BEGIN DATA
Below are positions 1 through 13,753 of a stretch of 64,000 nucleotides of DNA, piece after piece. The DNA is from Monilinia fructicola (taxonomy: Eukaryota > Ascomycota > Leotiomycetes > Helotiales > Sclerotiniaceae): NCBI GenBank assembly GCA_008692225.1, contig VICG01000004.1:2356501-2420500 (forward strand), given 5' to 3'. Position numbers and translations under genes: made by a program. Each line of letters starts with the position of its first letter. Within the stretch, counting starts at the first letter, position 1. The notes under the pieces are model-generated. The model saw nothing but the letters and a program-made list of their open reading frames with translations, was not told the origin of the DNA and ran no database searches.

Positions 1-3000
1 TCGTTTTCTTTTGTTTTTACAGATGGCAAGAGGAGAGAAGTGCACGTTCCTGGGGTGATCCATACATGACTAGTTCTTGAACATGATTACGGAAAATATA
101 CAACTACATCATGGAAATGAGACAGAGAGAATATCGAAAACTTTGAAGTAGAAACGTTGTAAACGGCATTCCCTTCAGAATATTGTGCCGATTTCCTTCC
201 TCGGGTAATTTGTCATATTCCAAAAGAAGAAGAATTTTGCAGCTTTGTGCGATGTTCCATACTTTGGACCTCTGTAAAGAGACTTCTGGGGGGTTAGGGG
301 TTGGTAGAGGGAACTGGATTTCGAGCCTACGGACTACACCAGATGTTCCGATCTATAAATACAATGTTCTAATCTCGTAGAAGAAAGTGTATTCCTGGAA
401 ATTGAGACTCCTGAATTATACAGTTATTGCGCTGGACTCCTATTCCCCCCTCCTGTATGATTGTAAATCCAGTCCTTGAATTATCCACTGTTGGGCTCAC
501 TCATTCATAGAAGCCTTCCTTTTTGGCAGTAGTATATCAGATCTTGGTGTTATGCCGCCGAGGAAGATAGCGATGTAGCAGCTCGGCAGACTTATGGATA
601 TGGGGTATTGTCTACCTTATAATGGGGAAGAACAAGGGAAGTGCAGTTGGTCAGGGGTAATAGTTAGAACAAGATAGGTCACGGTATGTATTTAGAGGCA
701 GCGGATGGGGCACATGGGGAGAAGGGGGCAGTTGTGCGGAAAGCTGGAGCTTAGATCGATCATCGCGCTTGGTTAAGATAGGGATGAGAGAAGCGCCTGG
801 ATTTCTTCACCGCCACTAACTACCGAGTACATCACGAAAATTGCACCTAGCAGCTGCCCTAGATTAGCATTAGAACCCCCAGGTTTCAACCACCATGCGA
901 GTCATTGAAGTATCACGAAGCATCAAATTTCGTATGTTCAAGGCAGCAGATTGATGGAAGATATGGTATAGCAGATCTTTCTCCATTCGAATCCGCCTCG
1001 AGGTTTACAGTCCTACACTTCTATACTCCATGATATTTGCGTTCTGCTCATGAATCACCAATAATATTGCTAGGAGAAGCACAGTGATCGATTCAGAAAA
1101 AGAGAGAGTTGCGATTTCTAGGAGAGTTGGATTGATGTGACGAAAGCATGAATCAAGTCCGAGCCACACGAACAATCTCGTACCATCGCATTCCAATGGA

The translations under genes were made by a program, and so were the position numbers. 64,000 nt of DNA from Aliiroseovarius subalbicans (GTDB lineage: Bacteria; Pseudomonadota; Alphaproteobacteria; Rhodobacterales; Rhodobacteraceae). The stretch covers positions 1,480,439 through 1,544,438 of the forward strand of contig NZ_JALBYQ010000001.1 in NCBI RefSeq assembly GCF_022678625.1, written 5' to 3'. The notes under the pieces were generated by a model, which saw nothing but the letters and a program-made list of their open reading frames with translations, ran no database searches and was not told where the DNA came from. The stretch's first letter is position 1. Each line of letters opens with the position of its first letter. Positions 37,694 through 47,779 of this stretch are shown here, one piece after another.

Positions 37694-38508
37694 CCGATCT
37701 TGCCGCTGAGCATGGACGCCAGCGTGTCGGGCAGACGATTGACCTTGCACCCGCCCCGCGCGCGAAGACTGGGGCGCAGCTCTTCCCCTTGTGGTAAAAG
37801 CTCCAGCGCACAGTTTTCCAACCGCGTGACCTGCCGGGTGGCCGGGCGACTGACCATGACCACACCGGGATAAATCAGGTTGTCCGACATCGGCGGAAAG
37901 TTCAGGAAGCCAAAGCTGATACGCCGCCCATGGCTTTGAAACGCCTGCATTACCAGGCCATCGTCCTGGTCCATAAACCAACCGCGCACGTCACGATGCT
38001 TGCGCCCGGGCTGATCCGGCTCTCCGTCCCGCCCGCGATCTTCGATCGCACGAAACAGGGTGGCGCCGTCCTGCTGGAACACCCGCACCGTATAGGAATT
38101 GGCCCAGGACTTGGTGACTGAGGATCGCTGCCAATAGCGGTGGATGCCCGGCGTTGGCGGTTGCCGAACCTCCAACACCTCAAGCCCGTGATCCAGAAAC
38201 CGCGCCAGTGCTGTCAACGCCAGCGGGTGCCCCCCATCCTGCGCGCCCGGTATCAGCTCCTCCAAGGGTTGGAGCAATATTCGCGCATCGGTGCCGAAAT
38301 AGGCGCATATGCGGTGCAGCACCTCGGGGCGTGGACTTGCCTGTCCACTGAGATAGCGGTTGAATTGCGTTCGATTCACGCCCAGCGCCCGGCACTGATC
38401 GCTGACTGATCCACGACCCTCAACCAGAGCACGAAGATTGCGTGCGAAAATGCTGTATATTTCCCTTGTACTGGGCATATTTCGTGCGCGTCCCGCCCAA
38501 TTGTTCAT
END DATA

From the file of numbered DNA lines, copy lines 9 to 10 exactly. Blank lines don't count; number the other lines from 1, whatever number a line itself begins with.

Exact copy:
601 TGGGGTATTGTCTACCTTATAATGGGGAAGAACAAGGGAAGTGCAGTTGGTCAGGGGTAATAGTTAGAACAAGATAGGTCACGGTATGTATTTAGAGGCA
701 GCGGATGGGGCACATGGGGAGAAGGGGGCAGTTGTGCGGAAAGCTGGAGCTTAGATCGATCATCGCGCTTGGTTAAGATAGGGATGAGAGAAGCGCCTGG